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In re Application of the County Treasurer of Cook County

Illinois Appellate Court


August 29, 2003

IN RE APPLICATION OF THE COUNTY TREASURER OF COOK COUNTY, ILLINOIS, FOR JUDGMENT AND ORDER OF SALE AGAINST LANDS AND LOTS UPON WHICH ALL OR A PART OF THE GENERAL TAXES FOR TWO OR MORE YEARS ARE DELINQUENT, PURSUANT TO TO THE PROPERTY TAX CODE (ANDRES SCHOLNIK, PETITIONER).
IN RE APPLICATION OF THE COUNTY TREASURER OF COOK COUNTY, ILLINOIS, FOR JUDGMENT AND ORDER OF SALE AGAINST LANDS AND LOTS UPON WHICH ALL OR A PART OF THE GENERAL TAXES FOR TWO OR MORE YEARS ARE DELINQUENT, PURSUANT TO THE PROPERTY TAX CODE (CAPITAL TAX CORPORATION, PETITIONER).

Appeal from the Circuit Court of Cook County. Honorable Marsha D. Hayes, Judge Presiding.

The opinion of the court was delivered by: Presiding Justice O'brien

UNPUBLISHED

This appeal arises from orders of the circuit court: (1) directing the county clerk to issue the petitioner, Andres Scholnik, a tax deed to certain property located in the Town of Cicero; and (2) declaring that Scholnik does not have to reimburse the Town of Cicero for the costs of demolishing a building partially located on that property. We reverse both orders and remand for further proceedings.

In 1996, Cicero filed a demolition suit against American National Bank, as trustee under trust number 9016, to demolish a building located on two adjoining tax parcels on Laramie Avenue. One of these two parcels is the subject property of this case. On January 9, 1998, the court ordered the demolition of the building. On June 19, 1998, the court entered an order granting a judgment to Cicero against American National Bank and other unnamed defendants in the amount of $324,900.00 for its demolition expenses. Cicero recorded the judgment as a lien against the subject property pursuant to section 12-101 of the Code of Civil Procedure. 735 ILCS 5/12-101 (West 1998).

On December 1, 1999, the Cook County treasurer offered the subject property for sale at the 1999 tax scavenger sale, since no real estate taxes had been paid on the property for the 10 years from 1988 to 1997. Scholnik was the successful bidder at the sale, and on June 23, 2000, he filed a petition for issuance of a tax deed.

On April 2, 2001, Scholnik filed a "motion for declaratory judgment" in the tax deed proceeding, seeking a declaration that he was not required to reimburse Cicero for its expenses in demolishing the building located partially on his subject property. The motion also sought, as alternative relief, that Scholnik should only be required to pay the pro rata share of the demolition expenses relating to the portion of the building located on the subject property.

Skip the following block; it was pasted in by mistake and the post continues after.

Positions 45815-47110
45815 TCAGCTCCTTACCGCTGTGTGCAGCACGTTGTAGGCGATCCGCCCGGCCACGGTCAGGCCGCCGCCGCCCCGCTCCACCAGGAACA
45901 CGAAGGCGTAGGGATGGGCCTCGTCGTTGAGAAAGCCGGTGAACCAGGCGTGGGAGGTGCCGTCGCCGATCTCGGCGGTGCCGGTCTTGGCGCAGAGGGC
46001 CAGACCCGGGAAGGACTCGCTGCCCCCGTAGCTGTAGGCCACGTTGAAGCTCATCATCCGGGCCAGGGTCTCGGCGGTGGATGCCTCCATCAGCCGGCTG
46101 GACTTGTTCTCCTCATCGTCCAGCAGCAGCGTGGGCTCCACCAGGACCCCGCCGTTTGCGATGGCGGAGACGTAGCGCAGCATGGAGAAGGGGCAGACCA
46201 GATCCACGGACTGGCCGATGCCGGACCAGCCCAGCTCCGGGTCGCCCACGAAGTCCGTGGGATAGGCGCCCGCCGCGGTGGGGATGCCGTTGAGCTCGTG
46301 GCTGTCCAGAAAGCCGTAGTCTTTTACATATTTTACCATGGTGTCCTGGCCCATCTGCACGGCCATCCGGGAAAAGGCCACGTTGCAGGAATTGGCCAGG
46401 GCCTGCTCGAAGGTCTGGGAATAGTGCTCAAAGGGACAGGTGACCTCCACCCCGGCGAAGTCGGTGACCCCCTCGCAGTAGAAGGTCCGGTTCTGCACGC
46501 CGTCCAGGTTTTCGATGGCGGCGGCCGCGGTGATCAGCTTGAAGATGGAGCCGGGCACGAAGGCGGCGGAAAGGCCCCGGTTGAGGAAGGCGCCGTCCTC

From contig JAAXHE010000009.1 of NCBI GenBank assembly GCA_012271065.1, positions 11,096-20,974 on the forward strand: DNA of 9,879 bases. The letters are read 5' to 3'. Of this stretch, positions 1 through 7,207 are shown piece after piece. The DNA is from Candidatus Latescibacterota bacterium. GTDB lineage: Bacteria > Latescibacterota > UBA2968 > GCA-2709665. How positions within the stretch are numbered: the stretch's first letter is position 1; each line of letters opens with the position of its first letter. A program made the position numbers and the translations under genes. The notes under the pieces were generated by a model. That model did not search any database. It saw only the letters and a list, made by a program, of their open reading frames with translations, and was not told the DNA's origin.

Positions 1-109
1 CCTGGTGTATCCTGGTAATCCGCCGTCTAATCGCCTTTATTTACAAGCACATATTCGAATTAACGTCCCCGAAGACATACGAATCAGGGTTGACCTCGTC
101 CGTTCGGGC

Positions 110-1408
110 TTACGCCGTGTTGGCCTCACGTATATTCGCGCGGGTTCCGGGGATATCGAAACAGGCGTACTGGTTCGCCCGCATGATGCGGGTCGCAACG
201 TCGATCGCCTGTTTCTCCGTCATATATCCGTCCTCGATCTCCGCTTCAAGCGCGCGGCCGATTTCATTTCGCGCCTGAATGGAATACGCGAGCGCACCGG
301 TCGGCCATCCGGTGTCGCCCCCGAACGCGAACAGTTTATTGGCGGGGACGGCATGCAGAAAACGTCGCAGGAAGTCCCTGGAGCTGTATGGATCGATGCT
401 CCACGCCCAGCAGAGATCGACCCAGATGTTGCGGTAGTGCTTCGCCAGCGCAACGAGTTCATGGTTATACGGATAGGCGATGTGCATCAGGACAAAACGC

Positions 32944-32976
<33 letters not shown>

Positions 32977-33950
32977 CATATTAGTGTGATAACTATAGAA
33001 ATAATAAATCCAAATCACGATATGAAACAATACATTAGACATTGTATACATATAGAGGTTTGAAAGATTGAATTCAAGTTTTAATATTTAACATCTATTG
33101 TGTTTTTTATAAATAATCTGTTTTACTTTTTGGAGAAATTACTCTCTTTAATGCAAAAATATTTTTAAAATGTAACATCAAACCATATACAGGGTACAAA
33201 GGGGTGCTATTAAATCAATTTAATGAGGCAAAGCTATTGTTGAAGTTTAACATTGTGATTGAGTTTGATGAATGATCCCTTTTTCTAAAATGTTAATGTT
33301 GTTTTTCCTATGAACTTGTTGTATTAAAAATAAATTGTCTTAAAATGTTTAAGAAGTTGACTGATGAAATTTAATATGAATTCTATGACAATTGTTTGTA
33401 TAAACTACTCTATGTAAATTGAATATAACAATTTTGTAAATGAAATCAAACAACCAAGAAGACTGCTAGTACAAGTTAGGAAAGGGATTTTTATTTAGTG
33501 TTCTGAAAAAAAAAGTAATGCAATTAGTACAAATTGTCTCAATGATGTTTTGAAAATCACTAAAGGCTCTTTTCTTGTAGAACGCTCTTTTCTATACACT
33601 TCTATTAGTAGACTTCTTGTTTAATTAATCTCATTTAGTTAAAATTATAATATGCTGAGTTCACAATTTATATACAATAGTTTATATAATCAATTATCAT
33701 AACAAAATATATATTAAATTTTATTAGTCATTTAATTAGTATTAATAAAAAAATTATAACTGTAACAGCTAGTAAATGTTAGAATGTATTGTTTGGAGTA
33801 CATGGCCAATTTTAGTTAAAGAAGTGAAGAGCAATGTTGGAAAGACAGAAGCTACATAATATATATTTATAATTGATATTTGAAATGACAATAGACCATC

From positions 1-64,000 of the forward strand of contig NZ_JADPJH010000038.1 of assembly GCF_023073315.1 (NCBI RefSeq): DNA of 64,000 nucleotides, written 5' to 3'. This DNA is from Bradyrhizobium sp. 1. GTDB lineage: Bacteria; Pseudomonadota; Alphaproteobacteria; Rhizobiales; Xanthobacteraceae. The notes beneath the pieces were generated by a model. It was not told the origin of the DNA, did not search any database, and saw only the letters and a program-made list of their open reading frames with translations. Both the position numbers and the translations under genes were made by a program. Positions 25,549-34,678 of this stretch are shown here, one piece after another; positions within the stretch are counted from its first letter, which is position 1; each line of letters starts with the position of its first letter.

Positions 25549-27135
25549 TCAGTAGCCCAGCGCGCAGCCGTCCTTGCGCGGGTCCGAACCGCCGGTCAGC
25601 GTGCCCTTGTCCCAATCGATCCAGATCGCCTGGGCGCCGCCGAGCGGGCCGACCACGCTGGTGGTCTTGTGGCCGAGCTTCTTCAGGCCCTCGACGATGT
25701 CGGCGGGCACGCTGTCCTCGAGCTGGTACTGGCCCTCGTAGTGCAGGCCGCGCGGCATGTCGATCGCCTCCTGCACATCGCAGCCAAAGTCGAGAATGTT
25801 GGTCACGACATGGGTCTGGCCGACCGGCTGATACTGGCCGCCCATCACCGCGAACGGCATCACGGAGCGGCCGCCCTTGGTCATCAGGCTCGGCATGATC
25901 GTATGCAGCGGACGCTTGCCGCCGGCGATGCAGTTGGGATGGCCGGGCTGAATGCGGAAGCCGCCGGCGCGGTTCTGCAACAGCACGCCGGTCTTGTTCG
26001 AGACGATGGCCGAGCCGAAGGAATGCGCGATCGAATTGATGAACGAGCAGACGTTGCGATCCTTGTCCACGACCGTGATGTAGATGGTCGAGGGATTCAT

On December 5, 2001, the court entered an order declaring that Scholnik was not required to reimburse Cicero for any of its costs of demolition. On April 15, 2002, the court entered an order directing the county clerk to issue the tax deed conveying the subject property to Scholnik. Cicero filed this timely appeal.

First, Cicero contends that the 1996 demolition suit operates as a res judicata bar to Scholnik's 2001 declaratory judgment action.

The doctrine of res judicata provides that a final judgment on the merits rendered by a court of competent jurisdiction bars any later actions between the same parties or their privies on the same claim, demand, or cause of action. Saxon Mortgage, Inc. v. United Financial Mortgage Corp., 312 Ill. App. 3d 1098, 1104 (2000). For res judicata to apply, the following requirements must be met: (1) there was a final judgment on the merits rendered by a court of competent jurisdiction; (2) there was an identity of cause of action; and (3) there was an identity of parties or their privies. Rein v. David A. Noyes & Co., 172 Ill. 2d 325, 335 (1996).

To determine whether res judicata applies, we must compare the 1996 and 2001 actions. The record on appeal contains no complaint, answer, or transcripts from the 1996 demolition suit. The record does contain a one-sentence, pro-se motion from Scholnik, filed December 12, 1997, in which he asks the court to "stay the demolition order on a portion of the property." The record also contains an order staying the demolition until January 9, 1998, and another order on January 9, 1998, lifting the stay. Finally, the record contains the June 19, 1998, order, granting a judgment to Cicero against American National Bank and other unidentified defendants in the amount of $324,900 for its demolition expenses; however, there is no language in the June 19, 1998, order identifying Scholnik as a defendant or otherwise imposing any requirement that Scholnik must reimburse Cicero for its demolition expenses prior to the issuance of a tax deed to the subject property. Thus, on the record before us, it appears that the 1996 demolition action did not involve a final judgment on the issue raised in the 2001 declaratory judgment action, i.e., whether Scholnik must reimburse Cicero for its demolition expenses, and, as such, the 1996 and 2001 actions were not the same for res judicata purposes. Further, to the extent that the record on appeal is incomplete (in that it lacks pleadings and transcripts from the 1996 demolition action), any doubts arising from the incompleteness of the record are to be resolved against Cicero as the appellant. Foutch v. O'Bryant, 99 Ill. 2d 389, 391-92 (1984).

Next, Cicero argues that the trial court erred in declaring that Scholnik is not required under section 22-35 of the Property Tax Code (35 ILCS 200/22-35 (West 2002)) to reimburse Cicero for the costs of demolishing the building located partially on the subject property. The resolution of this issue requires us to construe section 22-35. Because the construction of a statute is a question of law, our review is de novo. O'Loughlin v. Village of River Forest, 338 Ill. App. 3d 189, 191 (2003).

The primary rule of statutory construction is to ascertain and give effect to the true intent of the legislature. Augustus v. Estate of Somers, 278 Ill. App. 3d 90, 97 (1996). In determining legislative intent, a court should consider the statutory language first, giving the terms of the statute their ordinary meaning. MQ Construction Co. v. Intercargo Insurance Co., 318 Ill. App. 3d 673, 681 (2000). A dictionary may be used as a resource to determine the ordinary and commonly accepted meaning of words. Melliere v. Luhr Bros., Inc., 302 Ill. App. 3d 794, 797 (1999) Where the language of the statute is clear, it will be given effect without resort to other aids for construction. Augustus, 278 Ill. App. 3d at 97.